I’m slowly getting back into reading fiction - doing the final stages of the PhD fried my brain too much for me to care much for yet more reading. Anyway, this last week I’ve ready Ray Bradbury’s Fahrenheit 451 and Hunter S. Thompson’s Fear and Loathing in Las Vegas.
Bradbury reminds me a lot of Philip K. Dick, both in this and a few of his short stories which I read recently, but I have to confess to preferring Dick’s work. Fahrenheit 451 seems to be quite famous, amybe because of the film of the book (which I’ve never seen), but whilst it’s a good novel, it’s not fantastic. I guess that tales of futuristic police states these days are plentiful, so it suffers in that the concept is no longer new. The book, in my mind, is more a long short story than a novel. Worth a read if it’s kicking about, but I’d not go out my way to locate it.
Fear and Loathing in Las Vegas on the otherhand is a really good book. I got this because, despite having seen the film of the same name which I wasn’t particularly impressed with, I’d heard interesting things about Hunter S. Thompson (this is from Neil’s brother Brian, who once walked into a cinema during the Edinburgh film Festival and bought 86 tickets in one 45 minute transaction - you’ve got to like the guy’s style ;) so thought I’d give the book a whirl. The book documents a week in Las Vegas spent by Thompson in 1971 in the companionship of his Attorney, and it involves them taking and awful, awful lot of drugs. What the book does, which the film failed to recreate, is give you a very vivid description of what it was like being in a weird town (I suspect Vegas is bad enough without the drugs) and trying to be a journalist at various events whilst not being fully in control. The pretext of the book is that they’re searchng for the American Dream, but forget about that, it only seems to crop up in the last chapter in order to tie everything up. Read this book for the outragous happenings.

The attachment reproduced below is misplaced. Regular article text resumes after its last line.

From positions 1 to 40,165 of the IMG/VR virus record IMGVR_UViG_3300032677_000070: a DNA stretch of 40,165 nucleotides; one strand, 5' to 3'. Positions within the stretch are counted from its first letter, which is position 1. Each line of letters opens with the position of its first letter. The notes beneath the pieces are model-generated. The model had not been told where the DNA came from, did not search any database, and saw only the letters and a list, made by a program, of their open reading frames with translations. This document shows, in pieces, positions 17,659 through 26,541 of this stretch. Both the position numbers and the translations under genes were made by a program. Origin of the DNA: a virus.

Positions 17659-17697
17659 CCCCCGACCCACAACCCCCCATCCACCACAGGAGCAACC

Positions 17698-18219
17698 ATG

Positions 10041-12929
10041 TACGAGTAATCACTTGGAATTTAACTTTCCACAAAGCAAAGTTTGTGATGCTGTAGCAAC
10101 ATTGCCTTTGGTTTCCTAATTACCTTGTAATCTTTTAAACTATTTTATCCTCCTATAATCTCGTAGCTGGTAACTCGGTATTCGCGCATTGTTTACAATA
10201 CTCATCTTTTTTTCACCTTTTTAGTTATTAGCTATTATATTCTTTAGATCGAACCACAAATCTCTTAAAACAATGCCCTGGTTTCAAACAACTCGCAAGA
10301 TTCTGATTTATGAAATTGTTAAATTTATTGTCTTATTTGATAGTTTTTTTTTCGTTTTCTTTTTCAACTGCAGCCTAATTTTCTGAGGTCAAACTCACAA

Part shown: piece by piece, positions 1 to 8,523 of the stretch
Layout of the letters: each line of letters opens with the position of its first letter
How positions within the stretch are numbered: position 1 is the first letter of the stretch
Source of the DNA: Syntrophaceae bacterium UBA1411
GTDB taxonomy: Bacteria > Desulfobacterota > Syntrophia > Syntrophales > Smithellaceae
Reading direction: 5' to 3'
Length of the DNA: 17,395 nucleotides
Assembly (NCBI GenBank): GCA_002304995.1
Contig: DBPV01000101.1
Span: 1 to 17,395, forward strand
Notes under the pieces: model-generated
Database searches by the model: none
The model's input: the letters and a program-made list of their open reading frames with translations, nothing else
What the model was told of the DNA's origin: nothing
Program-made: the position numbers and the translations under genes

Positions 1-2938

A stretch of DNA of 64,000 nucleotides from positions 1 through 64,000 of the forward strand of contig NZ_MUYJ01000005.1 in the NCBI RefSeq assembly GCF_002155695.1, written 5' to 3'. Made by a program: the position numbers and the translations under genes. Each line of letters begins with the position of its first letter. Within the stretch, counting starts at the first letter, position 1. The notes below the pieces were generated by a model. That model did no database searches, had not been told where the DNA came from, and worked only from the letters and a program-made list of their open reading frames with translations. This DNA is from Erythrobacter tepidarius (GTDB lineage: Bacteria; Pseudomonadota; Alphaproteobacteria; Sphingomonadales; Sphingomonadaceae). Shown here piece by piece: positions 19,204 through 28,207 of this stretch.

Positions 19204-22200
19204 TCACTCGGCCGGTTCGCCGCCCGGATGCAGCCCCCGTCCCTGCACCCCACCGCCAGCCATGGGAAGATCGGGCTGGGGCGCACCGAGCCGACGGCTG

As an aside, the film of Fear and Loathing in Las Vegas was quite weird, in that it absorbed you for two hours, and then you left the cinema and realised there seemed to have been no point to what you’d experienced for the last two hours. Reading the book I feel that’s okay as you get the fantastic descriptions of their days in Vegas, but the film didn’t really capture it as well, so was left a little lacking. Ho hum.